Decisions Have An Opportunity Cost That Require Tradeoffs

A Conservation Dilemma

by Elaine Schwartz    •    Sep 21, 2011    •    582 Views

Should the Dunes Sagebrush Lizard (aka the Sand Dune Lizard), a 3-inch striped reptile, be listed under the Endangered Species Act?

Here is the problem. The home of the Sand Dune Lizard is also the home of the Permian Basin which, according to Forbes, provides close to one-fifth of U.S. oil production. To survive, the lizard needs the shinnery oak. Pipelines, road building, and drilling destroy the shinnery oak. So, if this lizard is added to the endangered species list, then oil drilling will be affected, the US oil supply would be impacted, and the price of domestic oil could rise.

How to make a decision? For cost/benefit analysis, knowing the money that is involved would help. We probably could estimate how much the oil loss would cost us. But what about a lizard?

After the oil spill, BP faced a similar question. To assess its dollar damages, a value had to be placed on wildlife. USA Today told us that 2263 “visibly oiled dead birds” were counted. An NPR Planet Money podcast suggested that the $500 price tag for rehabilitating a pelican after the spill could indicate the price of a bird or maybe regulators could use the rate sheet for animal actors. Flying birds command $4500 a day (non-flying $1500).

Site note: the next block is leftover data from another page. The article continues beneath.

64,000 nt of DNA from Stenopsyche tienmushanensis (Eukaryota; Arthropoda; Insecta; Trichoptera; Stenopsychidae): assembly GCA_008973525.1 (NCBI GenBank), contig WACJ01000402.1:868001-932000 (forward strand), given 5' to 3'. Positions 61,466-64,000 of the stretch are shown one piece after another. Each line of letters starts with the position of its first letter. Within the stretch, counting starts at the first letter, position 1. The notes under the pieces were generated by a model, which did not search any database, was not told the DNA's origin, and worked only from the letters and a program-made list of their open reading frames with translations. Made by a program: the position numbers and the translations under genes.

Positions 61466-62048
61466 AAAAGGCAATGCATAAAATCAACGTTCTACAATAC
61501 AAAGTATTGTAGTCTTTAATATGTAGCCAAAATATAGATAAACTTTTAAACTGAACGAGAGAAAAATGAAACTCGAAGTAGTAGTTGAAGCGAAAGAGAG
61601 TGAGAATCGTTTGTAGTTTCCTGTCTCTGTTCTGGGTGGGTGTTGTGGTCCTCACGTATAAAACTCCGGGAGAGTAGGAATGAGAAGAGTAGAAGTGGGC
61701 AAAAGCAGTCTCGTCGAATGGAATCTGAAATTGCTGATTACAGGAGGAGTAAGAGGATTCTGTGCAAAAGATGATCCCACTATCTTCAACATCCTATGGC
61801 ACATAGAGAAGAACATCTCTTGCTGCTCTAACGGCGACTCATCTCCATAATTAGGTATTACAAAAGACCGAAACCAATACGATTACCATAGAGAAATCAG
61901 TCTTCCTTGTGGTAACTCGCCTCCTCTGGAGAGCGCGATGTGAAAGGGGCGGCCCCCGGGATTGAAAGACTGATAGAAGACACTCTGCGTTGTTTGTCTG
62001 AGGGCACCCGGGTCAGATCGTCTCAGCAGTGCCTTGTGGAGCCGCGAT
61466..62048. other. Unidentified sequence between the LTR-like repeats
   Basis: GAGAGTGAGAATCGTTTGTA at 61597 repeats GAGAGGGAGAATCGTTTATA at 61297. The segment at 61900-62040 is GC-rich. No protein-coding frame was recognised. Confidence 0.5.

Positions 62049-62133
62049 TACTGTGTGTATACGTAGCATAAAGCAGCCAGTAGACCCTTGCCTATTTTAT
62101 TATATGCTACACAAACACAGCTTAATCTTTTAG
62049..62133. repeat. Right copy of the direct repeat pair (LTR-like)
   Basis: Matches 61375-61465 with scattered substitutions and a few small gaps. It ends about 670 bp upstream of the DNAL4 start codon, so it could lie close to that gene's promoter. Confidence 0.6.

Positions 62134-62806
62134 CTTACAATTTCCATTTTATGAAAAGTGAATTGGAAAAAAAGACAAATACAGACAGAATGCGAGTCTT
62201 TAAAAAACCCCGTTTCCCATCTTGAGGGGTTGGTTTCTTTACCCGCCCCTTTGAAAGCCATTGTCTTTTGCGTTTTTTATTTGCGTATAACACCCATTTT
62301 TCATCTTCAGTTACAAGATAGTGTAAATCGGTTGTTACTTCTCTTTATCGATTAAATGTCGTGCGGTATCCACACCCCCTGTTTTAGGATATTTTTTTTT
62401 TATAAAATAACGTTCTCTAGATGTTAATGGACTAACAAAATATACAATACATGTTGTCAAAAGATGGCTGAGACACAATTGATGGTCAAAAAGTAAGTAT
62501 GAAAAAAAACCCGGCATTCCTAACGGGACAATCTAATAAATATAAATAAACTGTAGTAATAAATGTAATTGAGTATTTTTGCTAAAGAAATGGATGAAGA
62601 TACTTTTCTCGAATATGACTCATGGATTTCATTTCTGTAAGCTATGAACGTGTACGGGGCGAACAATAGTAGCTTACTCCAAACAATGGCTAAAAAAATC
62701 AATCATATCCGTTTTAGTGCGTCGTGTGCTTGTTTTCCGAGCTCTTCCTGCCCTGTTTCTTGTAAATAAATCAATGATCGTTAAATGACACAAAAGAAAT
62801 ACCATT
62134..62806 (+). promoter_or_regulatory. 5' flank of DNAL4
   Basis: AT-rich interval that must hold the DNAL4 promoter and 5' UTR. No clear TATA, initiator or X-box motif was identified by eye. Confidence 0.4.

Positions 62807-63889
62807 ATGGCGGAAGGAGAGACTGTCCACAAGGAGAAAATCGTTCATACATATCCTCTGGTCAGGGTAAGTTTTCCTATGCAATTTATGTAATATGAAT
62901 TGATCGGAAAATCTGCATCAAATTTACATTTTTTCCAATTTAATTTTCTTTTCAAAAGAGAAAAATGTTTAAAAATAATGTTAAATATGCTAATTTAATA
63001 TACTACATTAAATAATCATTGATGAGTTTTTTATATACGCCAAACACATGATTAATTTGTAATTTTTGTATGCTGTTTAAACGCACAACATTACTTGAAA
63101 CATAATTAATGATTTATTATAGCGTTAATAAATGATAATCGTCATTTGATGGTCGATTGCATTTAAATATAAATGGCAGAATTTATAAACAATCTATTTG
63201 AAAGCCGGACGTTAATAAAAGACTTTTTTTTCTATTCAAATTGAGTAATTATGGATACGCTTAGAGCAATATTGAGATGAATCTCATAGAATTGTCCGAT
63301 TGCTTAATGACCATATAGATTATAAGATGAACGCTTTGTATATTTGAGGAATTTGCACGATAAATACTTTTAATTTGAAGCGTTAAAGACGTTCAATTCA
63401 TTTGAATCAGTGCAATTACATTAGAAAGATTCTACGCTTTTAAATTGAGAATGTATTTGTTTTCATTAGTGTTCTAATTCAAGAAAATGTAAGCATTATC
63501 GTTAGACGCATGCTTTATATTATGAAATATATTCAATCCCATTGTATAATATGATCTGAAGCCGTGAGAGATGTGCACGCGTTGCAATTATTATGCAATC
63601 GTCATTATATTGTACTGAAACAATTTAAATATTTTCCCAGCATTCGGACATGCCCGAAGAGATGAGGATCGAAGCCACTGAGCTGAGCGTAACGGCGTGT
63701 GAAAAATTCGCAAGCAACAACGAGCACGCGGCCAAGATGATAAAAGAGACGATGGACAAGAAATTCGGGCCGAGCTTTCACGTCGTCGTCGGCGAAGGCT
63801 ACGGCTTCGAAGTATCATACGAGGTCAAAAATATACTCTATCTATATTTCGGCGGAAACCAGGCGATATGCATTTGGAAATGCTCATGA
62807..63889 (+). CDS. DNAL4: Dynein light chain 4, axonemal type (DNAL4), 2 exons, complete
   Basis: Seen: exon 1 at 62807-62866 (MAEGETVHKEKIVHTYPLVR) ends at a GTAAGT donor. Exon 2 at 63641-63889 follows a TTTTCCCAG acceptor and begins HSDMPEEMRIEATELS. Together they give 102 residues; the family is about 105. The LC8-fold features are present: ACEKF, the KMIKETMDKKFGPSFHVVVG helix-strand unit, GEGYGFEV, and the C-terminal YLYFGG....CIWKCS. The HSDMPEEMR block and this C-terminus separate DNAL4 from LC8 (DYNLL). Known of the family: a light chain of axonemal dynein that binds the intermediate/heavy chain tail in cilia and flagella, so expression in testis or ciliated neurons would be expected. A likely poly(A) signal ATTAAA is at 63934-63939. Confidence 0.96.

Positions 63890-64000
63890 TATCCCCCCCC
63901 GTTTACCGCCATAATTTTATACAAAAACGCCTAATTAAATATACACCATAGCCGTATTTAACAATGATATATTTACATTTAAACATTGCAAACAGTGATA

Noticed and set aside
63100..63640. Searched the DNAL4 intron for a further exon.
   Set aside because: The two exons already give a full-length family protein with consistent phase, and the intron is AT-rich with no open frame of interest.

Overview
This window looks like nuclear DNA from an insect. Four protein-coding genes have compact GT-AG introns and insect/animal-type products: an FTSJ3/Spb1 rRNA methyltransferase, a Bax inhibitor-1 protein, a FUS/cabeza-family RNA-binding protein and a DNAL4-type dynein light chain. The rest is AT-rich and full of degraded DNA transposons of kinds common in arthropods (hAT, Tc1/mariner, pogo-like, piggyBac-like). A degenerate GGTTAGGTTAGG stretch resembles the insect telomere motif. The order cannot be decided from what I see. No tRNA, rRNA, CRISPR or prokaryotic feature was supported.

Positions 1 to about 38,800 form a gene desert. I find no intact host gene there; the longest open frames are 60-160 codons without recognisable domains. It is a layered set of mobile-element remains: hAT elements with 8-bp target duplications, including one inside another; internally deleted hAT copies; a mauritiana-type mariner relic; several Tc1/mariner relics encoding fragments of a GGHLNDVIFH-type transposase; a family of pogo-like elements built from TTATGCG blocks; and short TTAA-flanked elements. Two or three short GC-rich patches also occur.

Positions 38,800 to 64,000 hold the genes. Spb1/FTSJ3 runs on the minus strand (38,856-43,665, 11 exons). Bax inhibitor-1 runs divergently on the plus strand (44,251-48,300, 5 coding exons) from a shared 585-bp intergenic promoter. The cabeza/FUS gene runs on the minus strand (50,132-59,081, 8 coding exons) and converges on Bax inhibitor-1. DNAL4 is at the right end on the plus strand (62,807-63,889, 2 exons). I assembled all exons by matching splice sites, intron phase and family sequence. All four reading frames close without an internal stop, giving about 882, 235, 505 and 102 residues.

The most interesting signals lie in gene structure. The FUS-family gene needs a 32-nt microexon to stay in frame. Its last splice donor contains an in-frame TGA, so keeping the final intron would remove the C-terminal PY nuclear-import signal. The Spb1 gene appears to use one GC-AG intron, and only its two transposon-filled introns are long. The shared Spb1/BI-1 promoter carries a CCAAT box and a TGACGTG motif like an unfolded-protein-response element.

The Economic Lesson

The lesson here is not to take prices for granted. Market prices provide crucial information. They tell us about value and efficiency and affordability. They let consumers and businesses and government decide what to do, what not to do, and what we can do better. Yes, “Absence makes the heart grow fonder.” Maybe we care more about prices when we cannot have them.

Here is a past econlife post about pricing the “unpriceable.”

An Economic Question: The oil or the lizard? How would you decide?

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